I sat down recently to watch two documentaries on the photographer and filmmaker Robert Frank, who died a little over a year ago at the age of 94. One film (Leaving Home, Coming Home: A Portrait of Robert Frank, 2019) meandered a bit, but captured more of the temperament of the photographer. The other movie (Don’t Blink, 2017) was more frenetic, (almost like one of Robert Frank’s own films), and the music by the Rolling Stones, Tom Waits, Johnny Thunders, The Kills, Yo Lo Tengo, and others helped move it along. They both covered much of the same ground, but Don’t Blink relied on solid editing to create a more cohesive film.

Swiss-born Frank is best known for his 1958 book The Americans. It was not critically well received when first released, but like all great works of art it has aged well. The Americans is now considered by many to be the best book of photography ever and continues to be highly influential in the world of photography. Frank hung out with the beat generation and counterculture, and he created films around the poets of the day such as Ginsburg and Kerouac. He was also commissioned by the Rolling Stones to create a film and tour documentary after their release of Exile on Main Street. Frank delivered the film, but it rarely sees the light of day. Mick Jagger said, “It’s a fucking good film, Robert–but if it’s shown in America, we’ll never be allowed in the country again.”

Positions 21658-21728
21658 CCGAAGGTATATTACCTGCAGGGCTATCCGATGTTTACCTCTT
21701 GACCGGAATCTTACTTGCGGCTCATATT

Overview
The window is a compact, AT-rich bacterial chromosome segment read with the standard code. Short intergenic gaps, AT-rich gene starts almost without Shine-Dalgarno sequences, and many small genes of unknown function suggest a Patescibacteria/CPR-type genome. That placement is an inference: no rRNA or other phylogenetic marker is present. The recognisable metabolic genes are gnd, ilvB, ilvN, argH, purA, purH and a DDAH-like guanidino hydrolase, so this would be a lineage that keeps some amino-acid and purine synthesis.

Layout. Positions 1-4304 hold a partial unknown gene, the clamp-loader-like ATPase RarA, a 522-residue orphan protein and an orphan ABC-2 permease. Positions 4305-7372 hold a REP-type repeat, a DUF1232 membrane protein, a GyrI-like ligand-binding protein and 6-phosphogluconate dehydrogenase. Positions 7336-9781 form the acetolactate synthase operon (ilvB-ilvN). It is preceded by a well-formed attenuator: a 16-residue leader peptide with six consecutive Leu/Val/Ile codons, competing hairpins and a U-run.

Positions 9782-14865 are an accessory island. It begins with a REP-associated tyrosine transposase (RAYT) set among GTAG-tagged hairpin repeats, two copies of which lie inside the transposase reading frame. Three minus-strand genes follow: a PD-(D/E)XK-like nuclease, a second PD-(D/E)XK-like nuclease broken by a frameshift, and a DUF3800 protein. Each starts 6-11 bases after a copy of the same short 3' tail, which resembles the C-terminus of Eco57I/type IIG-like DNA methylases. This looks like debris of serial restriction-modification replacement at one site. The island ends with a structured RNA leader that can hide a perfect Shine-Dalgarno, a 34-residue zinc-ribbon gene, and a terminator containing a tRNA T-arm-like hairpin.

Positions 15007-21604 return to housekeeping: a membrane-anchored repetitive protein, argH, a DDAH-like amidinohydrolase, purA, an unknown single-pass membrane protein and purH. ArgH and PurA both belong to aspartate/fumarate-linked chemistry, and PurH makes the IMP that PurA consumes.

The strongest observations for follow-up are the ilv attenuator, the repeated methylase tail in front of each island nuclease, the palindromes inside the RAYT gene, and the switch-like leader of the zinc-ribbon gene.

Both films are a look at a true artist who never stays in one place with his photography or film. He pushes boundaries, grows, and changes. Both films cover Frank’s life as an artist, but if I had to choose one, I’d suggest Don’t Blink as the better of the two.

Leaving Home, Coming Home can be viewed on Amazon for free if you’re a Prime member, and Don’t Blink is available by disc on Netflix and can be watched on Amazon for a whopping ninety-nine cents.

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